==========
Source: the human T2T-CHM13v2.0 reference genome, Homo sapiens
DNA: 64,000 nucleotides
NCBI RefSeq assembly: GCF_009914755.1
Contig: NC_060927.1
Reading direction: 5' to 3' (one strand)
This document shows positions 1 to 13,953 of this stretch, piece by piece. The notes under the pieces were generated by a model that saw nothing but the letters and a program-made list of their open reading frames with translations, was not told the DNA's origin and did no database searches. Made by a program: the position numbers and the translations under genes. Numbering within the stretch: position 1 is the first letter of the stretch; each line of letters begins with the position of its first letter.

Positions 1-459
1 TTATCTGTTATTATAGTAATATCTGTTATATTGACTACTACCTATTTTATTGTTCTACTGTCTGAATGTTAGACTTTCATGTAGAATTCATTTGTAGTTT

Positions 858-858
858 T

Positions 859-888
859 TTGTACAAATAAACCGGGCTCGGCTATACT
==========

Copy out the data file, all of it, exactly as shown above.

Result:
Source: the human T2T-CHM13v2.0 reference genome, Homo sapiens
DNA: 64,000 nucleotides
NCBI RefSeq assembly: GCF_009914755.1
Contig: NC_060927.1
Reading direction: 5' to 3' (one strand)
This document shows positions 1 to 13,953 of this stretch, piece by piece. The notes under the pieces were generated by a model that saw nothing but the letters and a program-made list of their open reading frames with translations, was not told the DNA's origin and did no database searches. Made by a program: the position numbers and the translations under genes. Numbering within the stretch: position 1 is the first letter of the stretch; each line of letters begins with the position of its first letter.

Positions 1-459
1 TTATCTGTTATTATAGTAATATCTGTTATATTGACTACTACCTATTTTATTGTTCTACTGTCTGAATGTTAGACTTTCATGTAGAATTCATTTGTAGTTT

Positions 858-858
858 T

Positions 859-888
859 TTGTACAAATAAACCGGGCTCGGCTATACT